Associated Press/Photo by Eric Risberg

Identity crisis

Law | Can a school tell a student group to accept 'all comers,' even those at odds with the group's purpose, as a basis for recognition? The high court hears the case

Issue: "Flame-outs," May 8, 2010

WASHINGTON-Ashton Dennis couldn't sleep.

"You roll to the right, you see the Capitol, you roll to the left and you see the Supreme Court," she said, burying her head inside her sleeping bag. Dennis is one of nine students from Eastern University, a Christian college near Philadelphia, and she was halfway awake on the steps of the Supreme Court. It was midnight, in the mid-40s, with clear skies overhead and the security guard puttering back and forth across the court's spacious porch.

Some college students camp out for a spot at a concert; these nine, all in a constitutional law class together, were first in line for tickets into the high court's oral arguments the next day in a case that will decide the fate of a Christian student group in a public university. It's a bad time of year for a road trip: Finals are just over week away, noted the students' professor Kathy Lee, who didn't say much else because she was trying to sleep in a camping chair. The students ordered pizza, but the Domino's delivery guy didn't know where the Supreme Court was. They gave him directions over the phone-it's right next to the Capitol, they said.

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The Eastern University students are divided over the case, but one wants to tell a ghost story instead of spending more time debating. The case concerns a chapter of the Christian Legal Society that students tried to form at the University of California's Hastings Law School about six years ago. The school refused to recognize the student group based on the school's "all comers" policy that requires clubs to accept anyone into membership. The school argued that it shouldn't be providing resources to the group because it required voting members or leaders of the group to sign a statement of basic Christian commitments.

The denial of official student group status meant that the Christian Legal Society (CLS) chapter didn't have the same access as other groups to space on campus, the student email network, or the student activity fund. CLS sued to be recognized on the basis that its First Amendment rights had been violated-that others had been provided a forum for public speech, but they had been denied. A federal judge ruled against CLS, and then the 9th Circuit Court of Appeals ruled against the group, too.

If history is any guide, the Supreme Court agreed to hear the case because it is interested in overturning the 9th Circuit's ruling. The lawyer for CLS, Michael McConnell (incidentally a former judge who was on the short list for the chief justice seat John Roberts now holds), argued a similar case before the Supreme Court in 1995. Rosenberger v. University of Virginia concerned a public university denying funding to a student group that published a religious magazine, and the court ruled in favor of the student group. "It's like Return of the Jedi," said Jordan Lorence, another lawyer working with CLS on the case.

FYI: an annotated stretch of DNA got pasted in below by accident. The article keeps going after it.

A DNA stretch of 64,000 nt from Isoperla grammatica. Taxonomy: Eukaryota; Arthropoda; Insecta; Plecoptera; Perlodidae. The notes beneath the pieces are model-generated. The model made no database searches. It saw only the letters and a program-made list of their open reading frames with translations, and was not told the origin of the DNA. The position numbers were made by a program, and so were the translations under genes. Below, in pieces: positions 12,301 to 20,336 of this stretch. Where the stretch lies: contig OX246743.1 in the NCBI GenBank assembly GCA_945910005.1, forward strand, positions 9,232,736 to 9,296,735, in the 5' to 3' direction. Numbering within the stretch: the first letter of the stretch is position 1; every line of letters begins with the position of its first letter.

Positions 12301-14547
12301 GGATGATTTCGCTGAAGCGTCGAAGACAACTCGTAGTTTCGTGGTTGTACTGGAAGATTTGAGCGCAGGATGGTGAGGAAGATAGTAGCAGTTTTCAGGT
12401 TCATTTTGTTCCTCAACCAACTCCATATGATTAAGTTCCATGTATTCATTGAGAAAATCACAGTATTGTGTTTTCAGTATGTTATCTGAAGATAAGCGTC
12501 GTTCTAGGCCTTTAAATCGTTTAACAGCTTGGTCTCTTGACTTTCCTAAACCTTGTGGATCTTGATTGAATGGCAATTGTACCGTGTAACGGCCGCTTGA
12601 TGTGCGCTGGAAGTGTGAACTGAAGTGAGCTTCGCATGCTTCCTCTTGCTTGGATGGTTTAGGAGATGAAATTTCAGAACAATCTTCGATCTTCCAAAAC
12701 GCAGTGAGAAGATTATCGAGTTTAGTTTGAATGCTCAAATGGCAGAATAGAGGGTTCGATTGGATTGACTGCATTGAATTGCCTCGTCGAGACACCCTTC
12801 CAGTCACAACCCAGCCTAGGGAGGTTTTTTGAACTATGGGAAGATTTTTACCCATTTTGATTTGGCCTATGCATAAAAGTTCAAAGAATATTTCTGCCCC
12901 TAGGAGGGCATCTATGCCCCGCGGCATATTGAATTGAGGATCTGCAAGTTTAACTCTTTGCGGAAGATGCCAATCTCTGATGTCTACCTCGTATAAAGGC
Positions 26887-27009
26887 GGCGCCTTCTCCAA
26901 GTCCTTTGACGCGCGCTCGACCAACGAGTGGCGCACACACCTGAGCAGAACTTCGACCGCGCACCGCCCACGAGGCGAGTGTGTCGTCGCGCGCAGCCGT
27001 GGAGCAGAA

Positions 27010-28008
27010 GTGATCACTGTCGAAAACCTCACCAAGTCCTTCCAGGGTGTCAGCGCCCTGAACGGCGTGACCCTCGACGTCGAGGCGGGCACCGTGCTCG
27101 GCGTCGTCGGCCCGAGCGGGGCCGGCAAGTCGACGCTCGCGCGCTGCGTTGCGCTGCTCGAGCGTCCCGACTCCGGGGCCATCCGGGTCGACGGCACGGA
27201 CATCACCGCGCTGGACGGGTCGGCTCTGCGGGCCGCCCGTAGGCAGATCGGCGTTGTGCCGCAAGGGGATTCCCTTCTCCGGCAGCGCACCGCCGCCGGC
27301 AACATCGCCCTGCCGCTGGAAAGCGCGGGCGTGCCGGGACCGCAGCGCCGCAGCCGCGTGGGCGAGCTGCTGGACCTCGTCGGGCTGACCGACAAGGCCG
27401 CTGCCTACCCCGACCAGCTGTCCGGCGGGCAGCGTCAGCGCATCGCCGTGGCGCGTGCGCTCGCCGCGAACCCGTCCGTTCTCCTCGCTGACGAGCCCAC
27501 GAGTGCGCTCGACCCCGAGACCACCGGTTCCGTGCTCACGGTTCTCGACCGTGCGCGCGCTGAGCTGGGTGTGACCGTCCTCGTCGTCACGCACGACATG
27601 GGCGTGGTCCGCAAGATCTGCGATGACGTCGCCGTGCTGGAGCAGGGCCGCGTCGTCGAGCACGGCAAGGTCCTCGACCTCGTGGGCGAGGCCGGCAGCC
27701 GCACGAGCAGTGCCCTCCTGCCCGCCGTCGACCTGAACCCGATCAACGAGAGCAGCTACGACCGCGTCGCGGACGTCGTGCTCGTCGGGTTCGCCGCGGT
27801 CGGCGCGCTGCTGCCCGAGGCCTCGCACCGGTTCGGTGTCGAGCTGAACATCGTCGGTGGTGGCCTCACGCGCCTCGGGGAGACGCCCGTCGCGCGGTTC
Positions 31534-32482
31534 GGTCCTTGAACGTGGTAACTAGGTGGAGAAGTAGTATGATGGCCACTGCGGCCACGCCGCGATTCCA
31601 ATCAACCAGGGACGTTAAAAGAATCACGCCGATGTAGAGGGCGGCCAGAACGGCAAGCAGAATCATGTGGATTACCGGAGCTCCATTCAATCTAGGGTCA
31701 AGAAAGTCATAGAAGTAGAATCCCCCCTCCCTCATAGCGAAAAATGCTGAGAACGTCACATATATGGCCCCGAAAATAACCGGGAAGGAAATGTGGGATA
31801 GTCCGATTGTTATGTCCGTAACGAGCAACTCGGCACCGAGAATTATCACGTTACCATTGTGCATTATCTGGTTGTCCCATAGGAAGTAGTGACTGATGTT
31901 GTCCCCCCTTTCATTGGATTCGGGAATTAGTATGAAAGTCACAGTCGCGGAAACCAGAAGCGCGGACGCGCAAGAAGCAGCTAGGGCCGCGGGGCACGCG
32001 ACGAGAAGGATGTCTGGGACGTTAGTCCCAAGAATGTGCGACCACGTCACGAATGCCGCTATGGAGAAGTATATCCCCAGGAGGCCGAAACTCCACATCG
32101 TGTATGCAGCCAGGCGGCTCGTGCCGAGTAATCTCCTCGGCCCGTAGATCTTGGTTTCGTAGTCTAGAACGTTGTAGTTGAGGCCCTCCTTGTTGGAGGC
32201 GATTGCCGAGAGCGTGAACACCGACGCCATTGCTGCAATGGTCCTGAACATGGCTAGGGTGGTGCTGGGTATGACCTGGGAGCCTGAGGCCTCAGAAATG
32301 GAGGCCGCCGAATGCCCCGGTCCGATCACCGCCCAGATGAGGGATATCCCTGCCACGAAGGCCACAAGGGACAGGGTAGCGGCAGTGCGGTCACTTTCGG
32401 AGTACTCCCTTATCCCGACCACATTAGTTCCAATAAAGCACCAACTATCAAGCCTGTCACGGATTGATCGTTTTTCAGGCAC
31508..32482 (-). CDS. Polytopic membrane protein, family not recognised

Support for CLS in the case isn't limited to evangelicals: A libertarian gay group, a Muslim group, and 14 states filed briefs in support of the Christian group; The Washington Post penned an editorial excoriating Hastings.

No one on either side of the case seems to think that Hastings' "all comers" policy is especially wise; a Democratic club would have to allow Republicans into voting membership and leadership, for example. The school doesn't appear to have enforced its rule consistently. Other recognized student groups, like La Raza, had ethnic standards for membership but changed the standards only after a CLS lawyer pointed it out in the course of this case.

Hastings' beef with CLS is that the group requires that members in good standing live Christianly-not in sexual immorality, which includes homosexuality, a standard that the school argues amounts to discrimination based on sexual orientation. "Bigotry toward the LGBT community . . . can't be sanctioned by the government, and it certainly cannot be given a dime in student funds," commented Barry Lynn from Americans United for Separation of Church and State, which supported Hastings in the case. More than 50 gay law student groups filed briefs in support of Hastings, on the grounds that the school should not have to "subsidize groups that engage in discrimination."

Hastings' lawyer, Gregory Garre (incidentally a George W. Bush appointee as solicitor general, who formerly argued the government's position on cases before the high court) compared the case to the Supreme Court case that stripped Bob Jones University's tax-exempt status because of its ban on interracial dating. Courts still tend to treat sexual orientation as different from race, even though Justice Sonia Sotomayor compared CLS' position on homosexuality to racism.


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